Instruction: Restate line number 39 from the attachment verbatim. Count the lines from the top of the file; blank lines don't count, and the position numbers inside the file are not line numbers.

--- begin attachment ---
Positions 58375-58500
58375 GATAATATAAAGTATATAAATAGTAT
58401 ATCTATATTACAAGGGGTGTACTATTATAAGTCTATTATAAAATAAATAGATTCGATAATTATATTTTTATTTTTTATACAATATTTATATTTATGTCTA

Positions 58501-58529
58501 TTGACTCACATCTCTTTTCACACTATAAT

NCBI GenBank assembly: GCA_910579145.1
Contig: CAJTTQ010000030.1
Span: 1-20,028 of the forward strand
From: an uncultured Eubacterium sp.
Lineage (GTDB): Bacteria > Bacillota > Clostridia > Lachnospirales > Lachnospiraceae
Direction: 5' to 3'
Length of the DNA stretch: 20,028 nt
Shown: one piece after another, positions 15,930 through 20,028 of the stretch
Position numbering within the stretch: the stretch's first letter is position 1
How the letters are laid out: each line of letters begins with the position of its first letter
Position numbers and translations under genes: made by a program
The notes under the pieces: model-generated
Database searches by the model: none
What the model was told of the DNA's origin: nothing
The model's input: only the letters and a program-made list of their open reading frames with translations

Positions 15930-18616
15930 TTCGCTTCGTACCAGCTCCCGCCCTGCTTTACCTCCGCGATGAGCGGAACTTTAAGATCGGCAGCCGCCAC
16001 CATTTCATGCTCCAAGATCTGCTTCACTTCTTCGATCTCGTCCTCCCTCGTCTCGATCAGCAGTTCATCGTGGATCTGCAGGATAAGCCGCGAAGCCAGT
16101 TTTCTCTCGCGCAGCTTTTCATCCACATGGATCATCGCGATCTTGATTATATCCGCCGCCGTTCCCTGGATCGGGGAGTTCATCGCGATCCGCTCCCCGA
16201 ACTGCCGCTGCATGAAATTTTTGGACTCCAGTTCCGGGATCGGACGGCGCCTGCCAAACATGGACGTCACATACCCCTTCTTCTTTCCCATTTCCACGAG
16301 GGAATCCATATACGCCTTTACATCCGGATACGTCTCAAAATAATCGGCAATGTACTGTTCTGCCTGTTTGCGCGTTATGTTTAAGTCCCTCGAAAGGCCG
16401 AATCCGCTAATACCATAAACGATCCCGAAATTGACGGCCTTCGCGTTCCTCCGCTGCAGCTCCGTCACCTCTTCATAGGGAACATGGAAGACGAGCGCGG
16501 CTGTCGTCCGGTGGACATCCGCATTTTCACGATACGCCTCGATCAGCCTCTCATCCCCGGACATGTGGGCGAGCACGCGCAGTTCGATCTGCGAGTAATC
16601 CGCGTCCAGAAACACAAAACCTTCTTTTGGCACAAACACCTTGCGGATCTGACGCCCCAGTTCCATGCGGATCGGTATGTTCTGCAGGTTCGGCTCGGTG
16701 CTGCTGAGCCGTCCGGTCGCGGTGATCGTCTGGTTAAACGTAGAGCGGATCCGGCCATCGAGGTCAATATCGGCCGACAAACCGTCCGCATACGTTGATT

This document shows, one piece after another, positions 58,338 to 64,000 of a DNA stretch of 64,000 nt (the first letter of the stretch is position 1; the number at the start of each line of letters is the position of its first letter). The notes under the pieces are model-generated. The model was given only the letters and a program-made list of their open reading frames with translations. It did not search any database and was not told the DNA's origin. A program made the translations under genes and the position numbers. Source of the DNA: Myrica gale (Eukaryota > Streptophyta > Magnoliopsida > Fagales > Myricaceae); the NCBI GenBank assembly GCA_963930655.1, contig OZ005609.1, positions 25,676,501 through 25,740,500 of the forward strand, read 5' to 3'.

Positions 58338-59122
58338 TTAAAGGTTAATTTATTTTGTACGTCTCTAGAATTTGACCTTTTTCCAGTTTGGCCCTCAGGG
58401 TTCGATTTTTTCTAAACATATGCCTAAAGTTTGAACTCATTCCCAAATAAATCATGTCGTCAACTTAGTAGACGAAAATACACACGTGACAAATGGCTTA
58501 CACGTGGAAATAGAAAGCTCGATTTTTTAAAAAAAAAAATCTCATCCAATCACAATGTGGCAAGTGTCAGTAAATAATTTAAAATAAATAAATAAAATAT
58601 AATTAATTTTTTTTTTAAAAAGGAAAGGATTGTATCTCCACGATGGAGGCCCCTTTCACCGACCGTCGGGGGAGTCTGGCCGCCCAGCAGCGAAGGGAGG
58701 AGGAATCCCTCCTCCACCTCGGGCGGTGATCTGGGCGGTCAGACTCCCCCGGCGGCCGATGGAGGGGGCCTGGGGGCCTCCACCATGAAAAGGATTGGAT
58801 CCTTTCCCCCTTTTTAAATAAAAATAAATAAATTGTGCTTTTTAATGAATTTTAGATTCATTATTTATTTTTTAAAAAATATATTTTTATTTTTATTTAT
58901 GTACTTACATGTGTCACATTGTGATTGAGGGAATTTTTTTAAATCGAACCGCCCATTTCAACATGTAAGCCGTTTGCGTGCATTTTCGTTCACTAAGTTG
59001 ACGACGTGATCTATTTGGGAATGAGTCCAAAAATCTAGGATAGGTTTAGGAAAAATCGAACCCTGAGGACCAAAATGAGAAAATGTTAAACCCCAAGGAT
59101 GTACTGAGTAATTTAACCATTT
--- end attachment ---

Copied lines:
58901 GTACTTACATGTGTCACATTGTGATTGAGGGAATTTTTTTAAATCGAACCGCCCATTTCAACATGTAAGCCGTTTGCGTGCATTTTCGTTCACTAAGTTG